Recent Data Points to a Decline in UK Self-Employment to Levels Not Seen in a Decade

Last Updated on: 8th March 2024, 01:28 pm

The latest statistics unveil that the fraction of the UK’s labour force that is self-employed is at its lowest in nearly two decades, highlighting a significant downturn. There has been a 15.5% fall in self-employed individuals in the UK since the COVID-19 pandemic began. Of these, 2.2 million are working remotely, signifying a larger move towards remote working practices.

Fresh analysis of the employment landscape in the UK reveals a significant downturn in the number of people choosing self-employment since the COVID-19 pandemic took hold.

Conducted by Business Coach Academy, the analysis reveals that the figures for self-employment are nearing a 10-year low, with the proportion of self-employed individuals in the UK workforce being the lowest in almost 20 years. Additionally, the analysis illustrates shifts in the predominant sectors for self-employment, mirroring the upheavals of recent years.

The peak of self-employment in the UK was observed at the close of 2019, with self-employed individuals numbering just over 5 million, making up 14.1% of the total workforce in the UK.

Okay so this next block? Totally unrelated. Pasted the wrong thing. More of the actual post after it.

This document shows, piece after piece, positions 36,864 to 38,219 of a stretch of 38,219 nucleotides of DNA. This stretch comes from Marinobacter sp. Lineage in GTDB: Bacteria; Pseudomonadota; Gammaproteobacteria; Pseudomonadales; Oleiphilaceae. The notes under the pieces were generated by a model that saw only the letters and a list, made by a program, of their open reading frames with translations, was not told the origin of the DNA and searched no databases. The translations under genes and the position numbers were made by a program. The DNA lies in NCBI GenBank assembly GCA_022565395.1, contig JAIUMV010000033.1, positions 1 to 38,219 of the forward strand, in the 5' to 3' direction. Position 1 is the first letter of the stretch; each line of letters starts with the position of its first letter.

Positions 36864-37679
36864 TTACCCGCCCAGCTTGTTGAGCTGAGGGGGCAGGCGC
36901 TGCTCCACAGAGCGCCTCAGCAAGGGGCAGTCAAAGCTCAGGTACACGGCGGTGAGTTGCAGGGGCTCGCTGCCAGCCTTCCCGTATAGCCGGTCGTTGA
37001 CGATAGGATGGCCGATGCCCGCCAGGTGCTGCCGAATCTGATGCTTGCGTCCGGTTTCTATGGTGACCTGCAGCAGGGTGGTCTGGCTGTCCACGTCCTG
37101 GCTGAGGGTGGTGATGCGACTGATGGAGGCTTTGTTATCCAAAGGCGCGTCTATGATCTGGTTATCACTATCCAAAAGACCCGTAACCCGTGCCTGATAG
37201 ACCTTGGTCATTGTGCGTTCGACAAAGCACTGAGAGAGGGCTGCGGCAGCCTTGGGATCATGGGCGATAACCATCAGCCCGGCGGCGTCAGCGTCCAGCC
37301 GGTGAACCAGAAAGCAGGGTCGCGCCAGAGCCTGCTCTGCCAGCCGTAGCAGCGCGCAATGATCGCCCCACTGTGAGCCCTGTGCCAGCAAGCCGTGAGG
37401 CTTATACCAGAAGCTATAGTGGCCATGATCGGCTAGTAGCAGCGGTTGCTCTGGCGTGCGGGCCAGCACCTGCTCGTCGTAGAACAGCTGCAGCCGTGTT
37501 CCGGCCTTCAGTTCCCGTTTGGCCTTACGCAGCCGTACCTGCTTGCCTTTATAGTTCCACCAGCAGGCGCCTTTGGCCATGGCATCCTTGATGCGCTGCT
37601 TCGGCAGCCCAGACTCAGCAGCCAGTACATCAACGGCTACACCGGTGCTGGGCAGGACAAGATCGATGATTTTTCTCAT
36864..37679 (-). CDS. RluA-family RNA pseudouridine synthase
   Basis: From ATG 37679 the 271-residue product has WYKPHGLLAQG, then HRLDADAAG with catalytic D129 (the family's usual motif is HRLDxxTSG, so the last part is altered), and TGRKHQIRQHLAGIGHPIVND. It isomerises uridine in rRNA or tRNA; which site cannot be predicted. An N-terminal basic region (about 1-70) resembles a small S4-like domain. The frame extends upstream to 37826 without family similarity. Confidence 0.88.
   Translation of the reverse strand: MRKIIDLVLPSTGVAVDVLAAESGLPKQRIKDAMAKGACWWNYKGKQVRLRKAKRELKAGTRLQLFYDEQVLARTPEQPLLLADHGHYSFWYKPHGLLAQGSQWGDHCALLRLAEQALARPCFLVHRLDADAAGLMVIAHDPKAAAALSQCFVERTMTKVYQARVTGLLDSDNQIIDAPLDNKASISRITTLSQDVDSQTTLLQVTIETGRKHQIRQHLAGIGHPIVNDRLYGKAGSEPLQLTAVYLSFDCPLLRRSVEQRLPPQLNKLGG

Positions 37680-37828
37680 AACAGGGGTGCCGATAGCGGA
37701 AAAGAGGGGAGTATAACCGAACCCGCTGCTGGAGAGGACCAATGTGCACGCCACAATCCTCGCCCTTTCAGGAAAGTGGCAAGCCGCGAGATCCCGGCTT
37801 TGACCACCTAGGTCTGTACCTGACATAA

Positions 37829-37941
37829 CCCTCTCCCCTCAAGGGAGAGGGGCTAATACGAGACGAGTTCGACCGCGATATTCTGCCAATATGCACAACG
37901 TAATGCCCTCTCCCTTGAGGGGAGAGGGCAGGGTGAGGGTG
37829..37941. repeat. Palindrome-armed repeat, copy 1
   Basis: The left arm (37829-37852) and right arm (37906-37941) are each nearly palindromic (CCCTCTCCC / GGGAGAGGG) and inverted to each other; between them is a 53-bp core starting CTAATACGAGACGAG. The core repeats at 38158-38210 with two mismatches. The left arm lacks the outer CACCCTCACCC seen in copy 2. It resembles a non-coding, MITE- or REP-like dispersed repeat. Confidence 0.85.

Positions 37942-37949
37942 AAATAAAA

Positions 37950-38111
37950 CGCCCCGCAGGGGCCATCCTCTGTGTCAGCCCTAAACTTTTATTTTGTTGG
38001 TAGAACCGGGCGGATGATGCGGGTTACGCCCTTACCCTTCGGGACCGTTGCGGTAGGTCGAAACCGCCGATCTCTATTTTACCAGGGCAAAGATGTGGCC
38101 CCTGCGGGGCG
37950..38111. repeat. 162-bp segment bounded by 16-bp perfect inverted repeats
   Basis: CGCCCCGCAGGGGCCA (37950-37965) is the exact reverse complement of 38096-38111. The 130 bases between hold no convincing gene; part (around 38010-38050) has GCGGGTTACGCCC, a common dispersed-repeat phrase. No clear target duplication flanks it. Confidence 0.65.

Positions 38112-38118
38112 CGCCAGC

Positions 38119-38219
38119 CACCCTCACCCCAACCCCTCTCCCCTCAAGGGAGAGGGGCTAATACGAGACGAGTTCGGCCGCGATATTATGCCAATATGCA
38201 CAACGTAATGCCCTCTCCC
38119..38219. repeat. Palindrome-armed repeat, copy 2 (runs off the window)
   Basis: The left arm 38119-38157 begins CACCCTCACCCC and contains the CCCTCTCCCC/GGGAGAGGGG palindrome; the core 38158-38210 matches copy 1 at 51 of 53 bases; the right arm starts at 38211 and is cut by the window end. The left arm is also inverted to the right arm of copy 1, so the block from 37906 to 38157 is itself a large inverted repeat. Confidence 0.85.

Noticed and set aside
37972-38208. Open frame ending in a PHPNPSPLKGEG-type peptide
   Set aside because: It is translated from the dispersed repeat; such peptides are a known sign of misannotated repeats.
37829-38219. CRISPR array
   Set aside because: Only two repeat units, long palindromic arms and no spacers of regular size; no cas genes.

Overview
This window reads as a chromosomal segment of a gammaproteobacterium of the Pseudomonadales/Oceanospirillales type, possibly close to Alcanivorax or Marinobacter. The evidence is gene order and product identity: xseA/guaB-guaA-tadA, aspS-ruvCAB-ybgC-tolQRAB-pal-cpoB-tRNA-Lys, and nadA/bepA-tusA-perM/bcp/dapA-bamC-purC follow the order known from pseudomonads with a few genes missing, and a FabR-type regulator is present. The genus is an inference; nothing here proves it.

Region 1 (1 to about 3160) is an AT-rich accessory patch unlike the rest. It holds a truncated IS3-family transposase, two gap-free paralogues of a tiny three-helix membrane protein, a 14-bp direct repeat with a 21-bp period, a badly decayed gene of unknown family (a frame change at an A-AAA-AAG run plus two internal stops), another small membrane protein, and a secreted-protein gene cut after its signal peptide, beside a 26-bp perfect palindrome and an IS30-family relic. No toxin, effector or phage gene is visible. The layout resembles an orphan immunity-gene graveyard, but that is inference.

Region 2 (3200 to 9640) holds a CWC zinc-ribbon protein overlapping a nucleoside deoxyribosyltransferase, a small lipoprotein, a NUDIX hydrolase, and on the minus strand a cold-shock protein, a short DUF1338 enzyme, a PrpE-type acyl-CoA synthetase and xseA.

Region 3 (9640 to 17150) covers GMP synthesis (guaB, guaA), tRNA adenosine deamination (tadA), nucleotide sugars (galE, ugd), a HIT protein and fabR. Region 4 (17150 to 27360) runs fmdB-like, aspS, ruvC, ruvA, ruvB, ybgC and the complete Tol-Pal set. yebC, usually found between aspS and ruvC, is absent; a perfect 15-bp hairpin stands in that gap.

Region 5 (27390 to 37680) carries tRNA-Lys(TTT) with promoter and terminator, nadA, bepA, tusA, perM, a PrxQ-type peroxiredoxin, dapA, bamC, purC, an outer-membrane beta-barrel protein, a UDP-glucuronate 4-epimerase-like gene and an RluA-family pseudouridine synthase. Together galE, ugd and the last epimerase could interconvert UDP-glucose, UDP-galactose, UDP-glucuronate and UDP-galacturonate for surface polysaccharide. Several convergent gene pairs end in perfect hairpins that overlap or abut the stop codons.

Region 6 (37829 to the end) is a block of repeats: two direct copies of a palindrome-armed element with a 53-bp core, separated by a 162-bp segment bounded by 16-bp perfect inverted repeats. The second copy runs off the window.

2020 marked a significant downturn in self-employment numbers, with a nearly 15% drop largely due to the impacts of the COVID-19 pandemic, resulting in the closure of around 400,000 UK companies within a year.

Self-employment figures have not only not recovered to their pre-pandemic levels but have further declined into 2024. Although there was a minor rebound in 2022, it was quickly negated by further economic and geopolitical disturbances.

Founder of Business Coach Academy, Zander Woodford-Smith, shared his insights: “A lot of this is to be expected. Of course the events over the last few years have had a terrible impact on small businesses in the UK. But the data also shows that now is a great time to become self-employed. The competition is dwindling, and you have a chance to get in early before the self-employment landscape makes a full recovery.”

There has also been a notable and steady change in the industry distribution of self-employed individuals. The construction industry, which in 2012 boasted over 1.3 million self-employed workers, has seen a decline post-2020, especially following the COVID-19 pandemic. The trend has shifted towards sectors like digital marketing, remote services, and online education, reflecting the UK businesses’ ability to adapt and persevere.

Zander added, “It’s difficult to say what the future of self-employment in the UK will look like. There’s been little sign of recovery. But while the numbers of self-employed persons may have decreased, people are adapting, shifting more towards the realms of digital and remote business. This is great to see and may be an indicator that there are brighter days ahead for UK self-employment.”

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